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The First National Rice Stakeholders’ Conference in Kenya targets rice self-sufficiency by 2030 through plant breeding innovations and collaborations

16 NOVEMBER 2023 (NAIROBI, Kenya) – The International Rice Research Institute (IRRI) in collaboration with the Ministry of Agriculture and Livestock Development, and the Kenya Agricultural and Livestock Research Organization (KALRO) hosted its First National Rice Stakeholders’ Conference on 16th and 17th of November 2023 in Nairobi. The conference is aligned with the vision and mission of IRRI in Africa. It also addresses the objectives of several ongoing projects that IRRI is leading in Kenya such as the Accelerated Genetic Gain in Rice (AGGRi) Alliance, CGIAR's Seed Equal initiative, CGIAR's Market Intelligence and Scale Direct. 

Rice is a staple food for millions of Kenyans but the country relies heavily on imports to meet the growing demand. To address this challenge, the Government of Kenya developed a National Rice Development Strategy (NRDS II) that aims to increase local rice production seven times by 2030 from 128,000 metric tons (MT) in 2019 to 846,000 MT by 2030. This is expected to reduce dependence on imports by 30 percent in 2027. However, the current situation of the rice sector in Kenya is far from the desired targets. 

Over the past years, IRRI, in collaboration with KALRO and other scaling partners, has established and demonstrated sets of innovations and best practices in rice research and varietal improvement. This includes new high-yielding, climate-smart, market-demanded varieties and accompanying good production practices. These varieties include IR-05N221 (“Komboka”), 08FAN10 (“Mkombozi”), and CSR36.

To ensure that farmers have access to these varieties, KALRO and IRRI revolutionized the seed production program resulting in increased quantities of certified seeds.  The scaling was made possible through the collaboration with the Kenya Plant Health Inspectorate Service (KEPHIS) - the national seed quality regulatory authority, the National Irrigation Authority (NIA), Mwea Rice Growers Multipurpose Co-operative Society Ltd. (MRGM) and other seed scaling partners.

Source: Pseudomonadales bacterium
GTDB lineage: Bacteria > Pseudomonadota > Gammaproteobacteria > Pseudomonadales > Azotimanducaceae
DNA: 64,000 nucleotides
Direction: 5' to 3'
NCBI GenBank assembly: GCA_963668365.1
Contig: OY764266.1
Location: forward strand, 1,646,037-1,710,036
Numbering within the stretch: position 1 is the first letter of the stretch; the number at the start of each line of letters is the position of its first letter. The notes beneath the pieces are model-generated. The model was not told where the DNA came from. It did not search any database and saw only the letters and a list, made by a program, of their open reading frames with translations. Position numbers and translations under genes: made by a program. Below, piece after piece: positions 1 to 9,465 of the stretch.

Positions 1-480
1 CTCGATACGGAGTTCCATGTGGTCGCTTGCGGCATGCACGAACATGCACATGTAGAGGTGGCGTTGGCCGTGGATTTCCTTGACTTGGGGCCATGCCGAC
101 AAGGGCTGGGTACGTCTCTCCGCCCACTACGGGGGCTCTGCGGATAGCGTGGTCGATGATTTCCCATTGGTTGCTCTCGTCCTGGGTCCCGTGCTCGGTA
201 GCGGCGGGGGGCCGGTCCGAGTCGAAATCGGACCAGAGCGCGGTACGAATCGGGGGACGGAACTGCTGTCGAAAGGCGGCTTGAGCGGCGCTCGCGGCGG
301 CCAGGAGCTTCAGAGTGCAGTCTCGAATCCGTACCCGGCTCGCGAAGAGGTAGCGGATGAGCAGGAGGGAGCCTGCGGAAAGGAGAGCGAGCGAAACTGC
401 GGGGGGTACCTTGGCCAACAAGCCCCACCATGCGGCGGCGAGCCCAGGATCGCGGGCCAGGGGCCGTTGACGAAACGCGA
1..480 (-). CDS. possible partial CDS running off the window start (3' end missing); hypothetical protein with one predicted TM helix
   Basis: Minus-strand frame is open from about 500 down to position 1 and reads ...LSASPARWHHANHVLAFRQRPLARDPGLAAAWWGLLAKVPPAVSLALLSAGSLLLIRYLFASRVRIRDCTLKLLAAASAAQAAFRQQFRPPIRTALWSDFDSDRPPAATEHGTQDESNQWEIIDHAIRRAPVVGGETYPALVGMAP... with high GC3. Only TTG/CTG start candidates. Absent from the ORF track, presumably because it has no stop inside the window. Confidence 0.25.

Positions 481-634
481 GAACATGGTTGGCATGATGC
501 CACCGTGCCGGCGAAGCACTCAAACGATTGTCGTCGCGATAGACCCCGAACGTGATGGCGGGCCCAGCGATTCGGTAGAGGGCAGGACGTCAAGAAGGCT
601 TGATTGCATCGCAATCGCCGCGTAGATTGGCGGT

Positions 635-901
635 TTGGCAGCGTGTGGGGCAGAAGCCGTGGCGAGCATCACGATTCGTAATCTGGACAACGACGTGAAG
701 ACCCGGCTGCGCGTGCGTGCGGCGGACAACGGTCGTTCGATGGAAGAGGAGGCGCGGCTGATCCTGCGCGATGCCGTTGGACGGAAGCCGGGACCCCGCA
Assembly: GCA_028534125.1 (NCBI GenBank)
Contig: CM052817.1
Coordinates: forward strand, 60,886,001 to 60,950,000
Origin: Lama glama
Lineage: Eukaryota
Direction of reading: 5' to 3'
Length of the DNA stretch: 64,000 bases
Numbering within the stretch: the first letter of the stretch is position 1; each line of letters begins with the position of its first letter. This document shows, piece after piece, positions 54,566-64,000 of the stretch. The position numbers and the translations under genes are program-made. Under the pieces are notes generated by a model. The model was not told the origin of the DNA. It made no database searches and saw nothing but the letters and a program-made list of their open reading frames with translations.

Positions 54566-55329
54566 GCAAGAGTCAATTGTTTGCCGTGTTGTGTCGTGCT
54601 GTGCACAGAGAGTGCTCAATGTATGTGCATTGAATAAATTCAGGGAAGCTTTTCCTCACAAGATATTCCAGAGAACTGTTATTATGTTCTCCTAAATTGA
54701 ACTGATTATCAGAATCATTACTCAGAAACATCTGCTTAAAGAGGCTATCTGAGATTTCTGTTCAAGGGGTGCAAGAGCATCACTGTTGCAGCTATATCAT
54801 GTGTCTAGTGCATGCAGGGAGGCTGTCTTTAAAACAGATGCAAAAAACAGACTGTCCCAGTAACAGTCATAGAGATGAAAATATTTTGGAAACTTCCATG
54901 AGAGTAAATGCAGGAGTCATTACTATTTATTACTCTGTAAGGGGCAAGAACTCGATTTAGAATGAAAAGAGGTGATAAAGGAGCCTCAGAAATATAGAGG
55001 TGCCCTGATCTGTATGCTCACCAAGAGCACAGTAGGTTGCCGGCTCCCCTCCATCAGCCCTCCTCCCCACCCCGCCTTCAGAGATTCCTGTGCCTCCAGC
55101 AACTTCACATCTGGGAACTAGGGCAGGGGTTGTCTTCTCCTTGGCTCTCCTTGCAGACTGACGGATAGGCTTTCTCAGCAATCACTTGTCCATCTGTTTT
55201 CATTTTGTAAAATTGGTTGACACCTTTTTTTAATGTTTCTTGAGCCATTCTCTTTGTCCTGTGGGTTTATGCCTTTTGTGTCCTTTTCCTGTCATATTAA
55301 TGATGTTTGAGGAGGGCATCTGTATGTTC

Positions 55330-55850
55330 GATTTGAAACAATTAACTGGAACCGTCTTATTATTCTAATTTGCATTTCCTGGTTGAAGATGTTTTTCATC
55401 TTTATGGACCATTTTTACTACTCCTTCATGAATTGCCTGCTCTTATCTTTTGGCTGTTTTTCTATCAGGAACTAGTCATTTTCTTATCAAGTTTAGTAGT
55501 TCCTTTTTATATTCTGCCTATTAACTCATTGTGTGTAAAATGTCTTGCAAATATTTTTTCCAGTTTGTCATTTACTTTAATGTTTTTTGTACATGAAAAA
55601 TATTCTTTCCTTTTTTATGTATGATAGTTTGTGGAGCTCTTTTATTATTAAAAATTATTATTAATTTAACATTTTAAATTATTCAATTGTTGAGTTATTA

KALRO, IRRI, and several local partners have been involved in enhancing farmers’ awareness of the new varieties through field demonstrations, farmers’ training and field days, collaboration with county governments in rural locations, and capacity development activities of farmer groups to access seeds directly and distribute them to individual farmers. However, seed availability is not the only challenge facing the rice sub-sector in Kenya. 

Dr. Abdelbagi Ismail, IRRI - Africa’s Regional Director, advocated for the adoption of new technologies and varieties of rice as this would be crucial to realizing the government’s goal and the importance of working together as a team.

The conference highlighted several key areas where improvements are needed to transform the rice value chain in Kenya. This includes the need to optimize water management, leverage Public-Private Partnerships (PPP), adoption of climate-smart technologies and Information and Communication Technology (ICT) tools and digital platforms like IRRI’s SeedCast to improve seed systems; and bolster the role of cooperatives, the private sector, hybrid rice technology, and mechanization to enhance rice farming and boost production.

The discussions further yielded several practical recommendations for contributing to sustainable and resilient water management practices and enhancing production in the rice sector. These include the current potential of Western Kenya region (Nyanza and Western) in rice production, the contribution of rice to Kenya’s food security, gaps in Western Kenya rice irrigation schemes need to be reduced by deliberate customization of success stories from the rice value chain in Central Kenya, establishing a self-sustained rice seed system for the region and fostering an end-to-end approach for quality seed production and handling.

Mr. Henry Kinyua, Crops and Value Chains Advisor in the Executive Office of the President of the Republic of Kenya explained the strategy the government put in place to ensure reduced imports and increased exports. For reduced imports, the crops targeted are rice, cotton, wheat, oil seeds, and sugarcane; while for increased exports, the government is targeting tea, coffee, and fruits. “The above will be achieved through adopting new technologies, expanding areas currently under production, production of farm input such as subsidized fertilizers and mechanization,” stated Mr. Kinyua. He further noted that the government is reaching out to farmers through cooperatives and registration in digital applications for better accessibility of farm inputs provided.

Dr. Ajay Panchbhai, IRRI's Regional Breeding, Seed System, and Product Management Lead for Africa, moderated a panel discussion with experts from across the value chain on the key gaps in the rice sub-sector and potential solutions. Additionally, Dr. Ajay emphasized the need to adopt new technologies including high-yielding climate-smart varieties, efficient seed systems, good agronomic practices, concerted efforts from all the key value chain stakeholders, and policy support to boost the rice sector in Kenya.

The conference was attended by 90 participants, including representatives from the Kenyan government, national research organizations, nongovernment organizations (NGOs) - notably Syngenta Foundation for Sustainable Agriculture, private sector companies from Africa and Asia, and farmers' cooperatives including MRGM.